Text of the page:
Jason Heyward took BP yesterday for the first time since surgery. According to DOB, he will likely take two more days of BP before going on a rehab assignment. His return date is still up in the air, something the club will monitor day-to-day. So far, so good.
Mike Viso of Big Leagues Magazine, had a great interview with Braves prospect Matt Lipka (you’ll have to scroll through a couple of pages to get to the interview). Lipka, because of where he was drafted out of high school, feels like he has been around forever making little progress through the system. Because of this, it is easy to throw the “bust” tag on him, however we have to remind ourself that he’s still pretty young. When I went to see Lynchburg play last week, I again had one of these moments, realizing he just turned 21 and by far the youngest player on the Hillcats roster.
The Mets/Braves rainout from this weekend has been rescheduled for June 18 as a split doubleheader.
May 2, 2013 at 12:00 pm by Andrew Sisson under Atlanta Braves
Kris Medlen, while posting a 3.26 ERA so far, hasn’t been as sharp and efficient as many would have expected so far this season. His FIP and xFIP reflect this, currently sit at 4.20 and 4.55, respectively. It’s not like he has been all that “bad”, things just haven’t quite clicked for him yet.
When watching Medlen, a couple of things have stood out. For one, he hasn’t had the greatest command and control, especially with the fastball. When the fastball can’t be thrown for strike consistently and located with previous Medlen like command, it is hard to get ahead in the count on hitters and work off that with his off speed pitches. Despite this, he has actually been able to keep walk rate under control. This would lead us to believe that opponents are making more, stronger, contact that what we’ve seen in the past. This is confirmed look at his contact rate, up 6% from his career norm. We can also see this lack of ability to miss bats in his strikeout rate, currently 13.2% in 2013 compared to a 21.2% career rate. However, as Carroll Rodgers reported yesterday, Medlen believes things may have clicked in his side session the other day…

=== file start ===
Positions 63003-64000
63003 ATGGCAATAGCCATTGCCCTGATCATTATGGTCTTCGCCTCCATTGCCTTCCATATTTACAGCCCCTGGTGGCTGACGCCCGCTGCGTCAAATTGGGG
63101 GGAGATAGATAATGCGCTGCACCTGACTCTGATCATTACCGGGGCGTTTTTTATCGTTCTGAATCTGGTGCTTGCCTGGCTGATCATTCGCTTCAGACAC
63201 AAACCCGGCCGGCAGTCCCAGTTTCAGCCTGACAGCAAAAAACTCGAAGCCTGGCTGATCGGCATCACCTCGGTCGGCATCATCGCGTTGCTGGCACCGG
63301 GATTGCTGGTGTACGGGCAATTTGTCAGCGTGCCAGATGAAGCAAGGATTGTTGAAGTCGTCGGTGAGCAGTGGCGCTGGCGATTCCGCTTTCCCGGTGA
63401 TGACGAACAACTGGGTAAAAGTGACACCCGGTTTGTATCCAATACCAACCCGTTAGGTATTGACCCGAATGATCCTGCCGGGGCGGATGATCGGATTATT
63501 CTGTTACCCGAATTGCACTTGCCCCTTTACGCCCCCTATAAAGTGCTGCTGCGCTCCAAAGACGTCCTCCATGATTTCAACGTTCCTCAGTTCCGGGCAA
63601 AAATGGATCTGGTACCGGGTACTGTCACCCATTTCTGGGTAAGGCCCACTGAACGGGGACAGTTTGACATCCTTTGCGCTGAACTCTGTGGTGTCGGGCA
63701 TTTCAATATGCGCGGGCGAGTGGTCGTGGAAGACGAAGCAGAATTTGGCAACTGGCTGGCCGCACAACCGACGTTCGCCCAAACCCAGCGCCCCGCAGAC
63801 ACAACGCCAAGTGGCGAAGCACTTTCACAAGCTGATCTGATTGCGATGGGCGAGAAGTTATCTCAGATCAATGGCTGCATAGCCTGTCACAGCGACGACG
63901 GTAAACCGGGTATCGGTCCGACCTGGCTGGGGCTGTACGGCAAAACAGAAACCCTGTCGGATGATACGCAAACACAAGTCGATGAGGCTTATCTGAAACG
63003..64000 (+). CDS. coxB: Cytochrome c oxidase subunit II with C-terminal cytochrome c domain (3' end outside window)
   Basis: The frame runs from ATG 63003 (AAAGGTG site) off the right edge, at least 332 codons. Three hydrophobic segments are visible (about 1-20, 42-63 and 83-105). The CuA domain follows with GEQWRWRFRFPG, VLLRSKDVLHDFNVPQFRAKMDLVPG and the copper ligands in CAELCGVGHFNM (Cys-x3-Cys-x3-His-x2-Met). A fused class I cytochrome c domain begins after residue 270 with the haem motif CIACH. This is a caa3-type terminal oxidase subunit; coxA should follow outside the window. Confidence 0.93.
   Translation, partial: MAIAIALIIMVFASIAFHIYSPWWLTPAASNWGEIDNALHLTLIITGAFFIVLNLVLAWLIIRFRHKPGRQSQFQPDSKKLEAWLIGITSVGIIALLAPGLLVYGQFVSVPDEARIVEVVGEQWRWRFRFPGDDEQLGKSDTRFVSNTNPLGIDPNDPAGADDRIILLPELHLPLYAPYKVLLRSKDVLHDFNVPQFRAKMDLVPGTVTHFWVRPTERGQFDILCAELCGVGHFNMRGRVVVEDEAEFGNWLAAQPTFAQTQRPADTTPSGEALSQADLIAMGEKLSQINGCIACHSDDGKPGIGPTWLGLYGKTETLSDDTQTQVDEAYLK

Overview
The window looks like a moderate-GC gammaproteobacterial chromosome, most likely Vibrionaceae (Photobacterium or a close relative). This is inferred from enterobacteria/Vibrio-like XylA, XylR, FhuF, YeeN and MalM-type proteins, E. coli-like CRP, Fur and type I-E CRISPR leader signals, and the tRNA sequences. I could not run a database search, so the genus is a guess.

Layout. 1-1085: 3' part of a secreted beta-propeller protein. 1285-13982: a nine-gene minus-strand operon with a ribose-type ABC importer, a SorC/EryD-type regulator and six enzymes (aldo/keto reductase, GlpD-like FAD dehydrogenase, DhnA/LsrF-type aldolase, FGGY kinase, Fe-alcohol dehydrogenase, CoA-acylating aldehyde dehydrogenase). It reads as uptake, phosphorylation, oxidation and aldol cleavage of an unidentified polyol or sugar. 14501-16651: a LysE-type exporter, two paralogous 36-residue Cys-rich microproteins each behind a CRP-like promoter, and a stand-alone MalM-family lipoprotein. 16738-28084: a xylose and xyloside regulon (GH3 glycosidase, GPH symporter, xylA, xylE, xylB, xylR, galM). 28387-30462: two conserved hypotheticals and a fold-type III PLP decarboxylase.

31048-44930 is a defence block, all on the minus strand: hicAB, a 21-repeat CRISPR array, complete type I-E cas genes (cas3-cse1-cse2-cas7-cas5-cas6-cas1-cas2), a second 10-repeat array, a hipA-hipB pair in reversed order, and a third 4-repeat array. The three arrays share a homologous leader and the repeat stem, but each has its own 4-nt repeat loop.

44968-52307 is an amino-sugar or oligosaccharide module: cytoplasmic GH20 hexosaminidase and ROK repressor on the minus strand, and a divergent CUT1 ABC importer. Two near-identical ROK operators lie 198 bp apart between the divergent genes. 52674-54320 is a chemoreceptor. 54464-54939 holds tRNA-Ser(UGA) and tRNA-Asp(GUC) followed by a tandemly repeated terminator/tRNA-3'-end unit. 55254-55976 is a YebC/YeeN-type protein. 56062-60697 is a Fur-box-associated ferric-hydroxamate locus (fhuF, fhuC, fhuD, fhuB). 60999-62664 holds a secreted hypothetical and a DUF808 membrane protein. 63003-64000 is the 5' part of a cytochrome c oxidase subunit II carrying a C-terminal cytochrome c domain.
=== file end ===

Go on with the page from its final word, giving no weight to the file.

“Medlen said pitching coach Roger McDowell pinpointed the problem during a bullpen session Tuesday. He was landing so that his legs were firing in the wrong direction on pitches to that part [left side] of the plate.”
Hopefully we’ll see increased command from Medlen within the strike zone tonight, specifically with the fastball. Being able to pitch ahead in the count allows Medlen to get back to throwing any pitch in any count, which should result in missing more bats and inducing weaker contact, both positives.
The second thing, which I briefly noted in this weeks podcast, is that Medlen has noticeably thrown more curveballs (opposed to changeups) when ahead in the count to LHB. This is a bit odd considering the changeup is a major reason he has always been dominant v. LHB. We can see this by looking at percent changes from this season compared to last season (via Brooks Baseball).
As we’ve seen with a couple of pitchers this year, the pitch selection has been a little odd. There is probably a valid reason (not as comfortable with the changeup right now) he’s gone to the curve more when ahead in the count, Medlen is a smart dude. Look to see what he goes to tonight ahead in the count. Going back to the changeup, if comfortable, could result in seeing results a step closer to the 2012 Medlen.
Just a couple of things to look out for with Medlen tonight.
May 2, 2013 at 9:00 am by Andrew Sisson under Atlanta Braves
The Braves will finish off their four game series against the Nats tonight. Haren and Medlen will square off this evening (7:10 on MLB Network) as the Braves look for the series win.
Last night was a classic pitchers duel between Maholm and Zimmermann. Unfortunately, Maholm made one mistake, a HR to Ian Desmond, which wound up being the difference in the game. He finished with 8IP, 3H, 2ER, 2BB, 4K on 99 pitches. Zimmermann was dominant, only surrendering two hits in eight innings of work. It was just one of those “tip your cap” nights for the Braves offense. Not much else to say about this one.
I know a lot of us here are tired of talking about strikeouts, but Fredi had a solid quote last night when asked (again) if it was a problem…
“No. Everybody keeps asking me that same question. I’ll give you the same answers. At a certain time of the game, sure. When you’ve got a man on third base and the infield is back or the infield is in and you need a productive out, you need a flyball, you need a groundball up the middle, sure a strikeout is a concern there. But other than that, that’s what we’re built as. The teams that don’t strike out are probably complaining they don’t have any power in their lineups.”
Brain McCann, still with Rome, went deep again last night off 20 year-old Jason Garcia. As Mark wrote yesterday, McCann and Gattis will likely form a platoon when McCann returns, hopefully beginning next week.
Evan Gattis’ story has been talked about a lot so far this season. As fans, we’ve heard it over and over, almost becoming numb to it when it’s brought up on national broadcasts. That being said, I would recommend reading this article over at the USA Today by Bob Nightengale from a couple of days ago. Again, it just helps put everything in perspective just how much of an achievement it is for him to find any career, let alone in a professional sport, and have this type of success.